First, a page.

Typical examples of acceleration signals over time in relation to the actual and predicted events of balance assistance by the therapist and the algorithm. Typical examples of acceleration signals over time (blue). With the events of therapeutic assistance marked in green and the outliers detected by the algorithm marked with an asterisk. Note that the algorithm calculates average values of the data (by using the moving average filter) and compares them with the specified threshold. Therefore, several high peaks of the original sacral signal that are shown in blue are not detected by the algorithm as events of balance assistance, as they do not last long enough to result in averaged values that are high enough to exceed the threshold. Characteristics of the corrective forces are as follows: Left graph: Right graph: Event #1 (TP) / #2 (TP) / #3 (TP) Event#1 (FN) / #2 (TP) Peak Force 8.1 N / 6.5 N / 5.1 NPeak Force: unknown / 48 N Location: Iliac Crest / Iliac Crest / Iliac Crest Location: Shoulder / Iliac Crest Duration: 0.42 s / 1.3 s / 1.2 s Duration: unknown / 0.57 s


This paper is the first to present insights into the behavior of therapists regarding manual physical balance assistance to stroke survivors during gait training in terms of force characteristics and prediction of the timing. We aimed to provide a quantitative dataset on the balance-assisting force characteristics and provide insight in the timing of these events, as such information is of importance in the technical development of (robotic) devices that support balance. As therapist integrate knowledge on many aspects of the patient, the results of this paper should be interpreted as a first step towards the analysis of this complex behavior. Regarding the timing of the balance-assisting events, we developed an algorithm that is able to predict therapeutic events, solely based on the acceleration signal of the patient’s sacrum during a gait training session. Prediction scores remain high, even when different therapists and patients were analyzed with the same algorithm settings. Additionally, the results that were shown in the quantitative dataset imply that the therapists in this study in general use similar balance-assisting strategies while physically supporting the patients. For instance, correction forces were relatively low in all cases, corrective forces were mainly provided over the ML axis (80%) and the spread in duration was rather small. The quantitative results in this paper might best be interpreted as guidelines, rather than being fixed numbers, especially as this dataset is based on only eight subjects.

The complex clinical decision-making process of therapist in determining whether or not to apply a balance-assisting force, might explain PPV and TPR scores that are lower than 100%, indicating that the algorithm was not able to identify all therapeutic events correctly. Therapists integrate information such as the patient’s muscle strength, reaction times, fatigue state and fall history in order to determine whether or not to provide balance assistance. Although the developed algorithm in our study already shows high prediction scores, a more elaborated or altered measurement set-up and algorithm might be needed to better approach the complex clinical decision-making process of therapists. Studies that focus on the prediction of falls, such as in the study by Li et al. [22] or Sim et al. [23] report PPV rates of 80% to 90%, and show that by adding more accelerometers or additional gyroscope sensors to the body (e.g. head or waist) the performance of the algorithm could be further increased. It was shown by, among others, Li et al. [22] and Bourke et al. [24] that performance of fall detection systems can be even further increased when adding gyroscope data to the algorithm, supplementary to acceleration data. This might specifically be beneficial when a large variety of ADL tasks need to be classified during gait training [25, 26] and an adequate distinction between the body movements is needed.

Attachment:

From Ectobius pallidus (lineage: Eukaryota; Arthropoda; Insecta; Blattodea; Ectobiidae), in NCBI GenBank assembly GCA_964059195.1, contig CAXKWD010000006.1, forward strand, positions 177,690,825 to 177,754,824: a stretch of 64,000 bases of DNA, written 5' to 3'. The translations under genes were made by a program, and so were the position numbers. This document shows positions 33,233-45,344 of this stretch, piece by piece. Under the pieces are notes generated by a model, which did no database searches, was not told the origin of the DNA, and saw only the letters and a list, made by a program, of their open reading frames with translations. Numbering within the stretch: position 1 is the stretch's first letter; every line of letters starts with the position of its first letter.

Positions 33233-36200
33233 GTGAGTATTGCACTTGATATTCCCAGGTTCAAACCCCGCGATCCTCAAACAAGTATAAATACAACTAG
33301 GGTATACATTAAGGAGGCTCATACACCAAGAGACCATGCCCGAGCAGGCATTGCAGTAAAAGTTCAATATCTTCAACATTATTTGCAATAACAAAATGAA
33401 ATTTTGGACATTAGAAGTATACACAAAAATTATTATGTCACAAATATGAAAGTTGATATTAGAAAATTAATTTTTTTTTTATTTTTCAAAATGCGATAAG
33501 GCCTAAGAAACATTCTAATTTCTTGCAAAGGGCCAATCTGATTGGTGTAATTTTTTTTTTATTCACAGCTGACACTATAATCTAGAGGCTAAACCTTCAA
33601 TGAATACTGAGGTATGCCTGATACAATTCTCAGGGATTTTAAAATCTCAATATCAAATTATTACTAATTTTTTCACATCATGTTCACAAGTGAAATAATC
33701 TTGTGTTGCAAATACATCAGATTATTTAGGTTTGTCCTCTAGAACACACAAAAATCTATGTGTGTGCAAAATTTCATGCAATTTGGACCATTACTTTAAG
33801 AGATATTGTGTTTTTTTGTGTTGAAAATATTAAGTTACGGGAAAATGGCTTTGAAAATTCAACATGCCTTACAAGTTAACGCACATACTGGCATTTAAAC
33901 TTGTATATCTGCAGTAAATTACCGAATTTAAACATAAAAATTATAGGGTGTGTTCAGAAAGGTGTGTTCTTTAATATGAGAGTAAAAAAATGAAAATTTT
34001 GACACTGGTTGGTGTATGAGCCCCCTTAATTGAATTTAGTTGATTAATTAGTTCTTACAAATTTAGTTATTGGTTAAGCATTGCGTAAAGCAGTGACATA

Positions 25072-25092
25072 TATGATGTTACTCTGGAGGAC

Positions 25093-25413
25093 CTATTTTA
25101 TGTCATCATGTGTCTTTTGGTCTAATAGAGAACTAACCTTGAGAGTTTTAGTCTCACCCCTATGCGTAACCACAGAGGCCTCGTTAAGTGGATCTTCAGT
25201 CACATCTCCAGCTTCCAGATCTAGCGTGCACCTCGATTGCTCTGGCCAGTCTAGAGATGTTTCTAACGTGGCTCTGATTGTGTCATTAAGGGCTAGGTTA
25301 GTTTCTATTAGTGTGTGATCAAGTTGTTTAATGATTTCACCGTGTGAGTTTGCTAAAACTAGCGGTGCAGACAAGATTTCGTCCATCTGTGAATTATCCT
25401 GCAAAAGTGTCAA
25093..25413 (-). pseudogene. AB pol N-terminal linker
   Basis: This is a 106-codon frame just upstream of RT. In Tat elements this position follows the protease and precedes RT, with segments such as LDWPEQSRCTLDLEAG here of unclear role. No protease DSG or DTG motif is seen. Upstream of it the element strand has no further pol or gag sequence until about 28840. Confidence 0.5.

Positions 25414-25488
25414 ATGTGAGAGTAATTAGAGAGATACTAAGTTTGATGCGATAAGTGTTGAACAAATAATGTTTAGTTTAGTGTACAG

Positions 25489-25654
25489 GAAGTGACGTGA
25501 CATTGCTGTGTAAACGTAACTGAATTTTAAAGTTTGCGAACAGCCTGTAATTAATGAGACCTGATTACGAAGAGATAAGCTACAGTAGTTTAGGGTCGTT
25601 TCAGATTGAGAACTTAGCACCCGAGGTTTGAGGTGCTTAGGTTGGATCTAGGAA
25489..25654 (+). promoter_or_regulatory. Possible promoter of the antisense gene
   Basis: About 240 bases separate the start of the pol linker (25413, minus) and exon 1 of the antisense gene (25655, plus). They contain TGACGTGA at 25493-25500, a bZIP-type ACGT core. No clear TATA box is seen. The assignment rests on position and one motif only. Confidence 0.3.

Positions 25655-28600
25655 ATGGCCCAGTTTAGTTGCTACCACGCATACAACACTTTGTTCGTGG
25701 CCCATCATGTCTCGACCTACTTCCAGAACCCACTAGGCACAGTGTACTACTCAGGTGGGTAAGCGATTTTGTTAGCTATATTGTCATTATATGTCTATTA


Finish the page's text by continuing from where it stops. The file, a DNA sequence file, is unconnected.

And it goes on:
Although therapists aim to treat patients with the best possible care, there could have been situations in which the therapist was too careful and therapeutic balance assistance was provided at times when this was not actually needed. These situations could have led to FN scores at the side of the algorithm as no deviations would then be visible in the measured signal. This example indicates the complexity in interpreting FN and FPscores. For (robotic) devices, both FN as well as FP values should be as low as possible: missing a critical balance-assisting event at the side of the patient could lead to an actual fall when no safety harness is present, whereas the system might not measure up to the principles in error-based training when assistance is provided too soon, thereby letting the patient not experience the boundaries of his abilities. By changing the algorithm settings (‘α’ and ‘δ’) that are presented in this study, one can adapt the error-based training component: allow more or less movement freedom, depending on the abilities of the patient. It should be emphasized that the present research and the developed algorithm serves as a first step towards this process. No (robotic) devices that focus on balance assistance are known that use a control mechanism that tries to mimic the complex behavior of therapist, whereas this might be of great importance in the acceptance and effectiveness of such a device. As a first step in this development, the developed algorithm and the used measurement set-up were kept as simple and intuitive as possible.